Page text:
Dozens of police injured as EU protest over compromise escalates into violence

Police in North Macedonia say 47 officers were injured during a protest against a compromise on accession to the European Union.

Thousands of people have been demonstrating every night in Skopje since the weekend over a French proposal aimed at removing Bulgaria’s objections to annexing North Macedonia.

The injuries occurred after a group of mostly young people broke away from the main protest, throwing rocks, metal bars, eggs and Molotov cocktails at the parliament building.

Prime Minister Dimitar Kovachevski condemned the attacks on police, saying the violence could not be justified.

Police also said 11 protesters were detained on Tuesday following clashes.

North Macedonia’s Interior Minister Oliver Spasovsky, who visited the wounded policemen in hospital, confirmed that an investigation was underway.

“We all know very well who is behind the protests and who called for them,” Spasovsky said, adding that those responsible face “the most severe punishments.”

Spasovsky said there were signs that Molotov cocktails would also be thrown at government buildings in another protest on Wednesday night.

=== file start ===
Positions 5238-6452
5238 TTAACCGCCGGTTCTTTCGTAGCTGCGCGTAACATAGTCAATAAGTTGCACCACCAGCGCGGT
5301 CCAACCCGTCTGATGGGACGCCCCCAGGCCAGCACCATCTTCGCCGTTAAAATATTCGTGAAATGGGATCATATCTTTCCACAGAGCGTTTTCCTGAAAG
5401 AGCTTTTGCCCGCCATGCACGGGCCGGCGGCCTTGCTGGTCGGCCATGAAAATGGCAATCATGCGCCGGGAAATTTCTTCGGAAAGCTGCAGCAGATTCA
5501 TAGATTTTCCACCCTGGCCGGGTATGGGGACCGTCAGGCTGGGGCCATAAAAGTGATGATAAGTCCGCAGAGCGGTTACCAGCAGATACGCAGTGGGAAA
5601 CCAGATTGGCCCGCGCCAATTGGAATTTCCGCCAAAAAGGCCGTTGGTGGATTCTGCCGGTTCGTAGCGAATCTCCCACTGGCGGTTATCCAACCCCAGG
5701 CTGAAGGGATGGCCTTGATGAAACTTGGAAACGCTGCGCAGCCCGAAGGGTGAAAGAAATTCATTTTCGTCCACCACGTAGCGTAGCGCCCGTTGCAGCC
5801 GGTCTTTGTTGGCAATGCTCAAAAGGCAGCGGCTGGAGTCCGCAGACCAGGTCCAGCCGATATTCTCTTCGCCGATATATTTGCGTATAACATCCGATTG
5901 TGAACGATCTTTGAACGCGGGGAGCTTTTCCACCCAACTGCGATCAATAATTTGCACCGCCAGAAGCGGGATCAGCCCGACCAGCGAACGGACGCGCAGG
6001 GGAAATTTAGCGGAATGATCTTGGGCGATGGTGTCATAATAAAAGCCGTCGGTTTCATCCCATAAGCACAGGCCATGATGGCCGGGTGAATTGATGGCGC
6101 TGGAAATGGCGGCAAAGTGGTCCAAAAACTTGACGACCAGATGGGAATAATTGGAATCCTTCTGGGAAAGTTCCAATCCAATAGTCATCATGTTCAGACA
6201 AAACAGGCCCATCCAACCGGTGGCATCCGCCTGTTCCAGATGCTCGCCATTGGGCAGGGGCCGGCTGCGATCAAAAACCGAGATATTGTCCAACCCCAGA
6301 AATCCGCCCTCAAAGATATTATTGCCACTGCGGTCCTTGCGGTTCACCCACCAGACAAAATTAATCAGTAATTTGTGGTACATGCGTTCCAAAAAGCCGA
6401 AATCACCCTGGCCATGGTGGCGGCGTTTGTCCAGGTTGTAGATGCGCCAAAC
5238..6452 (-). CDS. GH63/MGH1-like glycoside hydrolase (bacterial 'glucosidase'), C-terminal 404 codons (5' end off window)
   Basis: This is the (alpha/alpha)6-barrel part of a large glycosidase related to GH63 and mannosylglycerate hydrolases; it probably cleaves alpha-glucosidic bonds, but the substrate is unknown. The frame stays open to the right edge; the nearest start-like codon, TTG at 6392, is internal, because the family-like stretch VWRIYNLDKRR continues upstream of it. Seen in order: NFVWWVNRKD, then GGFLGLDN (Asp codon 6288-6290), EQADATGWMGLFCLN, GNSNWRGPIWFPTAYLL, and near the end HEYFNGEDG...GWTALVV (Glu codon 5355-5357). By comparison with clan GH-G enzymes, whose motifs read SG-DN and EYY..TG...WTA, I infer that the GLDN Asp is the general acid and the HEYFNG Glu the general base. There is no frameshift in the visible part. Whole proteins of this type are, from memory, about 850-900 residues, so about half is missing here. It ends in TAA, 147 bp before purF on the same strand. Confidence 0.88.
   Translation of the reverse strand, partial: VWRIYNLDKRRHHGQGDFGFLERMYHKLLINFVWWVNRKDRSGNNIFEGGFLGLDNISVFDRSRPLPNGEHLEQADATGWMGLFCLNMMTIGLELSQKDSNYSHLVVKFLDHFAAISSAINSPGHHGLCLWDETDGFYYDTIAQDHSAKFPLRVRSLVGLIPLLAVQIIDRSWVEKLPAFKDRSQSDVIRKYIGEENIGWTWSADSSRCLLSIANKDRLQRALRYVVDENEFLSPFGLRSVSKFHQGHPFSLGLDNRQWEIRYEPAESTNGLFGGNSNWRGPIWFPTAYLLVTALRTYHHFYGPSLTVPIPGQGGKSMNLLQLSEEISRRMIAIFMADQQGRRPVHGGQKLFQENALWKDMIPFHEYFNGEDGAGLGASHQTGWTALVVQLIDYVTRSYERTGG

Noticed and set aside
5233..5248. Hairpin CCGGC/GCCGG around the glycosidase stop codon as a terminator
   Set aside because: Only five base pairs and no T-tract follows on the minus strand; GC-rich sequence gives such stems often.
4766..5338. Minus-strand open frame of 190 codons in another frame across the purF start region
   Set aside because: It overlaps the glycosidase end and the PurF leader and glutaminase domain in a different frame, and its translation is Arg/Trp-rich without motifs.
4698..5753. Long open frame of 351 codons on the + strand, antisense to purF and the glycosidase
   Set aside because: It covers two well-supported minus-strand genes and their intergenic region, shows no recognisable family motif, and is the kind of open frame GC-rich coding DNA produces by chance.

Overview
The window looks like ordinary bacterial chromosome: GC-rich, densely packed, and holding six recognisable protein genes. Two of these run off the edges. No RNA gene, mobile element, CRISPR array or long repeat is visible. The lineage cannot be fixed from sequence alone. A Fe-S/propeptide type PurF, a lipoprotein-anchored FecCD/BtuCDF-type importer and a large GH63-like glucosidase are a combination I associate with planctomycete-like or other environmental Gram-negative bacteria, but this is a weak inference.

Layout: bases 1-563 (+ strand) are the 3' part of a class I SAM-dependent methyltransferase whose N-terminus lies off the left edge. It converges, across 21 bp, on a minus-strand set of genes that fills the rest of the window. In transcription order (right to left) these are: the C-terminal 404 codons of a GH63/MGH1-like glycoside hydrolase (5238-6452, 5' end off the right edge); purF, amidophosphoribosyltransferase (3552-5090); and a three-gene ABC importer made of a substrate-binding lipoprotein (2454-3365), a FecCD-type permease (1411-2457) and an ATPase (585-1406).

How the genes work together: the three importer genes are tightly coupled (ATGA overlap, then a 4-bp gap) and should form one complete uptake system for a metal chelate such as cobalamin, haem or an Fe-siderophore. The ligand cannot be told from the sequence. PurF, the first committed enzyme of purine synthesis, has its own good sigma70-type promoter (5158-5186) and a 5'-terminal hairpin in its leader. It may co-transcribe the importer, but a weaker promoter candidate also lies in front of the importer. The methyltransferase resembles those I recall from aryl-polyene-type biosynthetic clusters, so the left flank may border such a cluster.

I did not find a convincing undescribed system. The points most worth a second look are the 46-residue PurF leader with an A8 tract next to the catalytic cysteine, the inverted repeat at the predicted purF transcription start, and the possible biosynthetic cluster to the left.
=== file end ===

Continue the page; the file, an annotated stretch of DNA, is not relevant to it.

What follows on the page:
Bulgaria, which as an EU member has veto power over new members, wants North Macedonia to formally recognize that its language has Bulgarian roots.

Sofia also urged Skopje to recognize the presence of a Bulgarian minority in the country and take further steps to stop “incitement of hatred” against Bulgaria.

Many in North Macedonia, including the main opposition party VMRO-DPMNE, say that agreeing to these demands would undermine their national identity and favor Bulgaria.

North Macedonia’s President Stevo Pendarovski and the government have backed a French-proposed deal that includes constitutional recognition of the existence of an ethnic Bulgarian minority.

MPs are set to meet on Thursday to set up a committee to study the proposal.

North Macedonia has been a candidate for EU membership for 17 years. In 2020, the country received the green light to start accession talks, but no date has been set for the talks to start.

European Council President Charles Michel on Tuesday urged North Macedonia to support France’s proposed “compromise solution”.

At a joint press conference, Michel emphasized that the offer was “too important an opportunity not to be missed” and could lead to accession negotiations within days.